The Maine Center for Disease Control and Prevention has been notified of the potential for measles exposure in southern Maine.

Maine CDC was contacted by the Quebec Ministry of Health and Social Services on July 21 and informed that a Quebec resident who recently traveled to the Old Orchard Beach and Saco areas has been diagnosed with measles. Quebec has been experiencing an increase in measles cases recently and the ill Quebec resident had not been vaccinated against the disease.

Measles is a highly contagious respiratory disease caused by a virus. Symptoms usually begin one to two weeks after exposure and include high fever, cough, runny nose, watery eyes, and a rash. An individual infected with measles can transmit the virus to others who are not immune from four days before their symptoms start until four days after the rash resolves. The virus is spread through the air by breathing, coughing or sneezing.

The Quebec native diagnosed with measles was vacationing in southern Maine from July 15-18.

“If you or your children are at risk for measles and become ill with the symptoms of this disease, you should tell your health care provider so that precautions can be taken to avoid exposing anyone else,” said Dr. Stephen Sears, State Epidemiologist, in a news release. “If you or your family members are not up to date with vaccine or you have questions about whether you are immune, you should contact your healthcare provider.”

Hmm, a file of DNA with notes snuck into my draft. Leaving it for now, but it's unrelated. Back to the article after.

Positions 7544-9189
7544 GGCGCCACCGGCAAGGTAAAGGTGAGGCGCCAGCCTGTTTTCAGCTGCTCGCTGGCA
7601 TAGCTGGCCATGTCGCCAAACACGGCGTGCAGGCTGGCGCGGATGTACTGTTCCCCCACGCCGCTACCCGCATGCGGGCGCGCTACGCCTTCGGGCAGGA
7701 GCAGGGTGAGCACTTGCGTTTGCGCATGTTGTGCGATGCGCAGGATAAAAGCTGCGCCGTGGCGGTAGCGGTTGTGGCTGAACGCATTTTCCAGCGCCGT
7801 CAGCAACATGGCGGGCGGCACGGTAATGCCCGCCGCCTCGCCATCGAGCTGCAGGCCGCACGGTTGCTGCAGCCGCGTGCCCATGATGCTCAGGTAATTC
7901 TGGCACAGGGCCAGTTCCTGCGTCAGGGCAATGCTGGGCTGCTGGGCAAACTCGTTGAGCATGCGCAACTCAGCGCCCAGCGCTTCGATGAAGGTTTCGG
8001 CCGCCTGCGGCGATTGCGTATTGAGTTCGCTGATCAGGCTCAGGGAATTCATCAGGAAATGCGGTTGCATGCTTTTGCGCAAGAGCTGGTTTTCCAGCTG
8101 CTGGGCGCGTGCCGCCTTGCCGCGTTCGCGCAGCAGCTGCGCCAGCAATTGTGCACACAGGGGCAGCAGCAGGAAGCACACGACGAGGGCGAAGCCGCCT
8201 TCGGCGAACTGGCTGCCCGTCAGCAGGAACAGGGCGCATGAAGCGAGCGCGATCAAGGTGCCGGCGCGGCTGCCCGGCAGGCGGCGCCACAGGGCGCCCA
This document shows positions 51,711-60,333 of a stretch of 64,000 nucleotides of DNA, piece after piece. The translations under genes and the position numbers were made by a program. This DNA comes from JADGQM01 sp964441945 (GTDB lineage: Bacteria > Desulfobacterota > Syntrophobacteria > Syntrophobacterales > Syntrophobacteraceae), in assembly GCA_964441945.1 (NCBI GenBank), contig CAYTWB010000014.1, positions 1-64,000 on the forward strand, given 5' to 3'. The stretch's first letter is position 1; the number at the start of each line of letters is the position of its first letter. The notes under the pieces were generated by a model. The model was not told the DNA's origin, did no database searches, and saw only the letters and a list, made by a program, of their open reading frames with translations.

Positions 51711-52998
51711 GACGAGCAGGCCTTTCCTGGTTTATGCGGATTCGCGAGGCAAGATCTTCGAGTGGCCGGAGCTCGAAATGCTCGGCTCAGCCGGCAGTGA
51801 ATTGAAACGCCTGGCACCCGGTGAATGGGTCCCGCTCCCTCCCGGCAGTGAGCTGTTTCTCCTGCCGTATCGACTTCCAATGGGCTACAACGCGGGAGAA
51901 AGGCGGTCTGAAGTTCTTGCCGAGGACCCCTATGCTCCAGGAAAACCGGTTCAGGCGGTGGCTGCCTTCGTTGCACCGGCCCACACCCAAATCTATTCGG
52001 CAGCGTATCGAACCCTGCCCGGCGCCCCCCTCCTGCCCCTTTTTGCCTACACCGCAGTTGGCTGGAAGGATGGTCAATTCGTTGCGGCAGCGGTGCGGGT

Most people in the United States and in Maine have been vaccinated and are immune to measles. The MMR vaccine is routinely given to toddlers when they are 12 to 15 months of age and a second dose is required for all Maine school children. Persons who are at risk for the disease include infants less than age 1 and persons born after 1957 who have not received two doses of MMR vaccine.

Health care providers who treat patients with suspected cases of measles should call the Maine CDC at 1-800-821-5821 for consultation and to arrange testing.